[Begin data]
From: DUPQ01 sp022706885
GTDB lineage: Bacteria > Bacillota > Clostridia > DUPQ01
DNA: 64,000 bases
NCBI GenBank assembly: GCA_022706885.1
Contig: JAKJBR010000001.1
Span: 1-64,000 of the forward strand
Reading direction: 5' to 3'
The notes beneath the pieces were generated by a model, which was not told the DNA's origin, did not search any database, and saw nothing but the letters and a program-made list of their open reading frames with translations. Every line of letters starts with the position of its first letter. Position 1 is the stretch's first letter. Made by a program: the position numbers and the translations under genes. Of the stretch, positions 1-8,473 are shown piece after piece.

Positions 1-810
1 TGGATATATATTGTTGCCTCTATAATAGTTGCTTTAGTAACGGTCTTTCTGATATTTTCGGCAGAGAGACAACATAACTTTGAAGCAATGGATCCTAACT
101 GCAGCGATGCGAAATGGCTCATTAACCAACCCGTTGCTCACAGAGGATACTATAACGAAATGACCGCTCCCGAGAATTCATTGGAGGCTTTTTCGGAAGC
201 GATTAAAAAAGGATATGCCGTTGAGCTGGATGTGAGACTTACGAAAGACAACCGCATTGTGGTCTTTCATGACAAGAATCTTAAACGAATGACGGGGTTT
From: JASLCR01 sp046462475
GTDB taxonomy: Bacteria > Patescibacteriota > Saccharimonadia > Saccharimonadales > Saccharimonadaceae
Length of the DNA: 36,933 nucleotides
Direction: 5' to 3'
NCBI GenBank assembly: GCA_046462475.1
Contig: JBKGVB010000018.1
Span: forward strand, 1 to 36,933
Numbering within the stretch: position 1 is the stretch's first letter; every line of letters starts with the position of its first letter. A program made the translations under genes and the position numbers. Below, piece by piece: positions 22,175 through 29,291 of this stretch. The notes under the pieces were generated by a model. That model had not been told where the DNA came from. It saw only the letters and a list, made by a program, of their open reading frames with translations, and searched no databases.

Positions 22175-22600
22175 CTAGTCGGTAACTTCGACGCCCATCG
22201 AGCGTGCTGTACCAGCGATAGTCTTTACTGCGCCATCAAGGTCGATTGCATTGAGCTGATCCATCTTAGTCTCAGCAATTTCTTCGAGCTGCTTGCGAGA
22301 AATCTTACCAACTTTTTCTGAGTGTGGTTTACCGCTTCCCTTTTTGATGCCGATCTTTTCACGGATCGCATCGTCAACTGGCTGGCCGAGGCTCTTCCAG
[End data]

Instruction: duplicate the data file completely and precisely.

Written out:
From: DUPQ01 sp022706885
GTDB lineage: Bacteria > Bacillota > Clostridia > DUPQ01
DNA: 64,000 bases
NCBI GenBank assembly: GCA_022706885.1
Contig: JAKJBR010000001.1
Span: 1-64,000 of the forward strand
Reading direction: 5' to 3'
The notes beneath the pieces were generated by a model, which was not told the DNA's origin, did not search any database, and saw nothing but the letters and a program-made list of their open reading frames with translations. Every line of letters starts with the position of its first letter. Position 1 is the stretch's first letter. Made by a program: the position numbers and the translations under genes. Of the stretch, positions 1-8,473 are shown piece after piece.

Positions 1-810
1 TGGATATATATTGTTGCCTCTATAATAGTTGCTTTAGTAACGGTCTTTCTGATATTTTCGGCAGAGAGACAACATAACTTTGAAGCAATGGATCCTAACT
101 GCAGCGATGCGAAATGGCTCATTAACCAACCCGTTGCTCACAGAGGATACTATAACGAAATGACCGCTCCCGAGAATTCATTGGAGGCTTTTTCGGAAGC
201 GATTAAAAAAGGATATGCCGTTGAGCTGGATGTGAGACTTACGAAAGACAACCGCATTGTGGTCTTTCATGACAAGAATCTTAAACGAATGACGGGGTTT
From: JASLCR01 sp046462475
GTDB taxonomy: Bacteria > Patescibacteriota > Saccharimonadia > Saccharimonadales > Saccharimonadaceae
Length of the DNA: 36,933 nucleotides
Direction: 5' to 3'
NCBI GenBank assembly: GCA_046462475.1
Contig: JBKGVB010000018.1
Span: forward strand, 1 to 36,933
Numbering within the stretch: position 1 is the stretch's first letter; every line of letters starts with the position of its first letter. A program made the translations under genes and the position numbers. Below, piece by piece: positions 22,175 through 29,291 of this stretch. The notes under the pieces were generated by a model. That model had not been told where the DNA came from. It saw only the letters and a list, made by a program, of their open reading frames with translations, and searched no databases.

Positions 22175-22600
22175 CTAGTCGGTAACTTCGACGCCCATCG
22201 AGCGTGCTGTACCAGCGATAGTCTTTACTGCGCCATCAAGGTCGATTGCATTGAGCTGATCCATCTTAGTCTCAGCAATTTCTTCGAGCTGCTTGCGAGA
22301 AATCTTACCAACTTTTTCTGAGTGTGGTTTACCGCTTCCCTTTTTGATGCCGATCTTTTCACGGATCGCATCGTCAACTGGCTGGCCGAGGCTCTTCCAG